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Norton Brownsboro Hospital in east Louisville.

LOUISVILLE, Ky. (WDRB) -- A Louisville judge denied a woman's request to order Norton Healthcare to treat her husband, a COVID-19 patient, with ivermectin, an anti-parasitic drug that has not been approved by the Food and Drug Administration for preventing or treating the virus.

A lawsuit filed last week by Angela Underwood says her husband, Lonnie, was on a ventilator at Norton Brownsboro, but the hospital would not administer ivermectin without a “valid court order” and a physician who would provide the treatment.

Underwood said she is a registered nurse and cited studies she claimed proved patients who took the drug showed improvement. She asked that her husband be treated with ivermectin by a Norton physician or “another healthcare provider of my choosing including myself if necessary.”

But in ruling Wednesday, Jefferson Circuit Court Judge Charles Cunningham said the internet is “rife with the ramblings of persons who spout ill-conceived conclusions if not out-right falsehoods.” And if Underwood wants the judge to rule in her favor, she needs to present the sworn testimony of "solid witnesses” and evidence based on data, Cunningham ruled.

This appears to be the first court case in Louisville involving a patient or family member suing a hospital and requesting a judge order a COVID-19 treatment that a hospital has declined. Other cases are playing out all over the country. In Cincinnati last month, for example, a judge ruled in favor of a woman to force a hospital to administer ivermectin to her husband.

The drug was originally developed to deworm livestock animals before doctors began using it against parasitic diseases in humans, according to reports. The World Health Organization, which includes it in an "essential medicines list" for scabies and other parasite-linked illnesses, has advised against its use for COVID-19.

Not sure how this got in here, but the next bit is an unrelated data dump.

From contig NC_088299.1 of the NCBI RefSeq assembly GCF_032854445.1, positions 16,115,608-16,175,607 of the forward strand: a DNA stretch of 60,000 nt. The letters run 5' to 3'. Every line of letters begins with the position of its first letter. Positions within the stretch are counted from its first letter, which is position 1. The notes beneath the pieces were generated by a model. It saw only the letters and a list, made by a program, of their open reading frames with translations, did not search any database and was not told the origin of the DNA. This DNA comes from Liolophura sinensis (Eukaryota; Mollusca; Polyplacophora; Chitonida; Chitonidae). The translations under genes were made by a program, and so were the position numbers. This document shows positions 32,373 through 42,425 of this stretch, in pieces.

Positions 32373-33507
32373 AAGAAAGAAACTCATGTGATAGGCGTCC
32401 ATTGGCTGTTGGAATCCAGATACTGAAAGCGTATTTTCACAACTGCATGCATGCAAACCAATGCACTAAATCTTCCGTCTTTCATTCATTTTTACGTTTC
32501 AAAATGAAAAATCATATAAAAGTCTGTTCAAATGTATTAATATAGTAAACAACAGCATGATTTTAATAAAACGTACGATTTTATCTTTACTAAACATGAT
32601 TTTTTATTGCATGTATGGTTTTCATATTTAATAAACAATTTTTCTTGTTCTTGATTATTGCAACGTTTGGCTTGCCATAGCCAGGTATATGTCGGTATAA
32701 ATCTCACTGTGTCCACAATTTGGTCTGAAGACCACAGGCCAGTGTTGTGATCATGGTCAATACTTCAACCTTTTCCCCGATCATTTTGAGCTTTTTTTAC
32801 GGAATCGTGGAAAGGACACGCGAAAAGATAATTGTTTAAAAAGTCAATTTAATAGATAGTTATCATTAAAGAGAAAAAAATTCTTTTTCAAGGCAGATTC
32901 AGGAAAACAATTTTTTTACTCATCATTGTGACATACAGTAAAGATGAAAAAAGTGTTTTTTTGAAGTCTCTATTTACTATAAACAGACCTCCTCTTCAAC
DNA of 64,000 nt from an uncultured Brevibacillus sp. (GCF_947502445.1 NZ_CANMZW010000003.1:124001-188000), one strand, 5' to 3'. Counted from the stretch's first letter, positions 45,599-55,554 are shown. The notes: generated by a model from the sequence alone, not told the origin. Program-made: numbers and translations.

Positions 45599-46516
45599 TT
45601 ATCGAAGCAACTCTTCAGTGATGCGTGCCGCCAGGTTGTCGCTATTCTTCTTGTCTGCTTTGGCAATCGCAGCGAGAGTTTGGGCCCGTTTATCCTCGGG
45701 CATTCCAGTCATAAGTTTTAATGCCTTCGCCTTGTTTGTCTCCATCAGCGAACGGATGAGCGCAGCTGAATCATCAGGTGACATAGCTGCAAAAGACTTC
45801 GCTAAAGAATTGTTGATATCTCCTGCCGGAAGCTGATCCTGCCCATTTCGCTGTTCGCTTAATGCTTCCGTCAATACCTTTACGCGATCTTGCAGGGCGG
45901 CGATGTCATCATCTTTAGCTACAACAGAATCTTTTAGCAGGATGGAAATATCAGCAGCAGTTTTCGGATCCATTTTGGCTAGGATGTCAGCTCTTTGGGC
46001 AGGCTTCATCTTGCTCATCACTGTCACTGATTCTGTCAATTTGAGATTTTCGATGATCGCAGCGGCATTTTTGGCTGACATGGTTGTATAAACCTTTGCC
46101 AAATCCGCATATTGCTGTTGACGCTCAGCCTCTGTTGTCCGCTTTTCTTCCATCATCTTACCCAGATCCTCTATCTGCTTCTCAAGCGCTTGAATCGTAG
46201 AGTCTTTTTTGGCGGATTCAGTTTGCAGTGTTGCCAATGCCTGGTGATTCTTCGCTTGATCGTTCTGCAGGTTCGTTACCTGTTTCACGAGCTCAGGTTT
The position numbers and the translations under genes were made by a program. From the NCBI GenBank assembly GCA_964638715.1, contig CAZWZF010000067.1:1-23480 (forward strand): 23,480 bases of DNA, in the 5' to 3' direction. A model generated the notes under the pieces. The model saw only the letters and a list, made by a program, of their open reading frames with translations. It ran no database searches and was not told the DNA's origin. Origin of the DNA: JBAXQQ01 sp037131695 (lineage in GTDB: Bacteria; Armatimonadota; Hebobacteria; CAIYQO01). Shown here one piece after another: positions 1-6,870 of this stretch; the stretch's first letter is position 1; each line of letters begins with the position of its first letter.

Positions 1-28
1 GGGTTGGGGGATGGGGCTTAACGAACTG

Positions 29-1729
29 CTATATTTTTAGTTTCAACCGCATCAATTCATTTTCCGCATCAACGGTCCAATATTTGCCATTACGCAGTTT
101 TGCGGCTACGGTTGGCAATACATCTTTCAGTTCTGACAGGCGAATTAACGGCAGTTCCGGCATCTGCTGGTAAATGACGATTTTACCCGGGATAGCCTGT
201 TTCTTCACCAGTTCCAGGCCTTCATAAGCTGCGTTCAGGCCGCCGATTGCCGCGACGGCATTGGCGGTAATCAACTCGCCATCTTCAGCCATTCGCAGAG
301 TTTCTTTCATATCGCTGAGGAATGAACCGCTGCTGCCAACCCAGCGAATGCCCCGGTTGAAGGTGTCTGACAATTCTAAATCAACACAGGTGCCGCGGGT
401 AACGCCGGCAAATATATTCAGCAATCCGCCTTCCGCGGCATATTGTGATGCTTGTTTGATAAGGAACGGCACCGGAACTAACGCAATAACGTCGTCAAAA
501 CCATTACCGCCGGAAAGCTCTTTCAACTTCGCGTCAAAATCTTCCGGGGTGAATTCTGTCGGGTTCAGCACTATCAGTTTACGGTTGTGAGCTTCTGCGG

Underwood’s Sept. 9 lawsuit initially looked promising for her. 

Jefferson Circuit Court Judge Judith McDonald-Burkman ordered the hospital to treat Underwood with ivermectin “if medically indicated and ordered by appropriate physician.”

And on Tuesday, at the request of Underwood, McDonald-Burkman approved intravenous vitamin C, with the same conditions. 

A doctor wrote an order for the drug, but Norton said in a follow-up court hearing that he had “refused to come see his patient,” according to court records.

Angela Underwood contended that the hospital refused to let the doctor treat her husband.

Cunningham did not resolve that dispute but found that the doctor did not have admitting privileges at Norton, and a COVID-19 case at that stage must be treated in person. He also found that ivermectin is not “generally accepted by medical science” and wouldn’t be proper for a patient in Lonnie Underwood’s condition.

As recently as this month, the FDA advised people not to take the drug to treat or prevent COVID-19. In an online posting, it said data doesn't show that it works, although there are clinical trials underway assessing ivermectin tablets' effectiveness against the disease.

“The record before the Court is devoid of the sort of sworn ‘professional medical advice’ courts routinely rely on,” Cunningham ruled.

Underwood would like the “court to compel the hospital to adopt her way of thinking – to conclude she, or at least the persons she is staking her husband’s life on, are ahead of the curve rather than behind it,” according to the ruling. And he noted Norton had provided testimony from a doctor with “professional medical advice” that the court could rely on.

Cunningham said Angela Underwood can find a different hospital “that thinks the way she does” and transfer her husband there.

“This is impractical because it is likely that no such hospital in the United States, or certainly this region, agrees with Plaintiff,” the judge ruled.

Cunningham also ruled Angela Underwood could find an appropriate physician to treat her husband “as she feels he should be treated,” if she can show the judge that the medication is “relatively safe.”

“That is a herculean task and one unlikely to be accomplished in a time-frame the family finds workable,” according to the order.

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